Taking place in ‘60s Britain, Small Axe and its costume work take us to the heart of the London Caribbean community from the very first scene. With functional wardrobes and earth colours, Western influences and African pieces, the fashion in Small Axe encapsulates the intricacies of British Caribbean identity, through carefully chosen pieces that descendants can still identify with today.
Lisa Duncan, costume designer for Mangrove (the first film in the series), based the wardrobe design on photographs and archived footage of the Mangrove Nine. But the project was not just something to add to her portfolio —Duncan used her personal heritage and archives to get a better grasp of the era’s fashion. “My father’s side of the family is from the Caribbean. I was lucky to be able to go through my family photographs. I also have memories of some of my family members who lived in that era; I based some of the characters off of these memories as well,” Duncan says.
With pieces of African and Indian heritage, the stylists layered the different influences of the community of the time, without forgetting pop culture references. “The Mangrove Nine were wearing African clothing, dashiki tops and Indian fabrics as well, from old footage. That was a time when Black people and immigrants in this country were looking towards Africa, so they wanted to wear those clothes,” Duncan explains. Duncan also describes how she took inspiration from a photo of a young Mia Farrow for the look of member of the Mangrove Nine Altheia Jones-LeCointe’s first appearance on screen. “The colour was so beautiful, I just knew that would really suit her and give a lift to the scene; and it’s the first time we see her, in the factory with the workers.”
Of course, wardrobe building also comes from an understanding of the characters personalities. “I felt very strongly that they would be representing themselves and their community, and they would try to look as smart as possible,” Duncan says. She also explains how understanding the dynamics in the Caribbean community at the time helped her imagine how the Mangrove Nine would carry themselves, especially for a few of the court scenes. “They were in court for eleven weeks. It was important to me that they looked dignified — they were also very young, so they would probably not have gone to buy a formal black suit.”
In a racially tense environment, the Caribbean community and the Mangrove Nine relied on each other. This is something that can still be seen today, as the Caribbean community is a very tight one. Fashions and cultural habits reflected that, and as Duncan explains, so does the Mangrove wardrobe styling.. “We had to make the carnival dancer’s costumes,” she says. “I really liked the way these costumes came together for those scenes because it was meant to show the joy and the community spirit.”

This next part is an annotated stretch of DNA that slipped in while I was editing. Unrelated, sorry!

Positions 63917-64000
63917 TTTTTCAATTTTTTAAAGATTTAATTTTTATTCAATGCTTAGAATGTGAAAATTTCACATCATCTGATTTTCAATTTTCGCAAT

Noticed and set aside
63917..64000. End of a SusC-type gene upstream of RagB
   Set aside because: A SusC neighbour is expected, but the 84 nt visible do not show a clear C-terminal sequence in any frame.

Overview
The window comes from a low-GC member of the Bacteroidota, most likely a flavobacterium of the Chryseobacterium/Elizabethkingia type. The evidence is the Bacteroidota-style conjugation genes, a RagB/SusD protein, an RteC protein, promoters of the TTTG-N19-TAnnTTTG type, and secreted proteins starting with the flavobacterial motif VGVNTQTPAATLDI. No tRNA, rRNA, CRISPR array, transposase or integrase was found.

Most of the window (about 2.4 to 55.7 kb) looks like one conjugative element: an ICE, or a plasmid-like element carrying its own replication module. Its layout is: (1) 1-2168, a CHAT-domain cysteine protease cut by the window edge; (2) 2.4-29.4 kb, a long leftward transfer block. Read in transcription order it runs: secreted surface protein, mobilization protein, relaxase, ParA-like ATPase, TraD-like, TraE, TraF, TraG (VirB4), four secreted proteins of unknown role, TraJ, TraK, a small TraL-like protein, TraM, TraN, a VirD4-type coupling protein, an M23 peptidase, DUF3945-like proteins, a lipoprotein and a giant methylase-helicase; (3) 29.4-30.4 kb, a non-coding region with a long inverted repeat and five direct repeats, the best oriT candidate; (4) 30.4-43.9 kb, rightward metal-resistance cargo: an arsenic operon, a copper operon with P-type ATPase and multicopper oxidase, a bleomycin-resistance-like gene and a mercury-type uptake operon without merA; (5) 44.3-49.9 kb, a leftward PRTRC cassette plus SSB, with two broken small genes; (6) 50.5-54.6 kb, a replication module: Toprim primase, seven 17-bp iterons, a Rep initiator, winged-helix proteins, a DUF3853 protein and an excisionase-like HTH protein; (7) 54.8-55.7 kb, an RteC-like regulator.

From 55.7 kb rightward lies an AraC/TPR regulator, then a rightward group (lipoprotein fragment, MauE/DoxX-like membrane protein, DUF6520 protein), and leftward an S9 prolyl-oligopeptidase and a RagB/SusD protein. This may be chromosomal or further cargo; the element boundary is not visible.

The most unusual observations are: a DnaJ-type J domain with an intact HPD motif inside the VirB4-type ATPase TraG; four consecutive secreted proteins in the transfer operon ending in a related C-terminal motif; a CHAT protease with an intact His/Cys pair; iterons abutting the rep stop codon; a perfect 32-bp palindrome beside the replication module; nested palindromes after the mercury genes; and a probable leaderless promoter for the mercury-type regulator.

The show also provided a moment of recognition for today’s British Caribbean community, who found themselves falling in love with its look and its characters. This is, of course, because of the series' storytelling, acting, and accurate depiction of events; but the Internet could also relate on a personal level to the fashion they saw on screen.
One Twitter user wrote “Seeing my dad’s fashion though!” While another one tweeted “Not sure what I’m loving the most about Small Axe, Lovers Rock so far: the tunes, the fashion, the food or the wallpaper.”
The stylists managed to make the series relatable and realistic for those with Caribbean heritage, who could recognise themselves or their family members in the show’s characters and their clothes. Duncan says it best herself: “My father was around at the same time as the Mangrove Nine, and I know how much he liked to dress up and how it was back in the day. There were loads of references from my family photographs that were lovely to weave into the characters.”
Duncan’s main takeaway from her twelve weeks of work on Mangrove was a sense of the privilege of being able to represent these people; “I would dress them up as if they were my family. I wanted to give them the confidence they needed to go into that court where they were treated like subhumans. I’m incredibly proud and grateful to have been able to do that.”
You can watch the final part in the Small Axe series — Education —9p.m. December 11 on BBC One, and see the previous films on BBC iPlayer in the UK and on Amazon Prime in the U.S.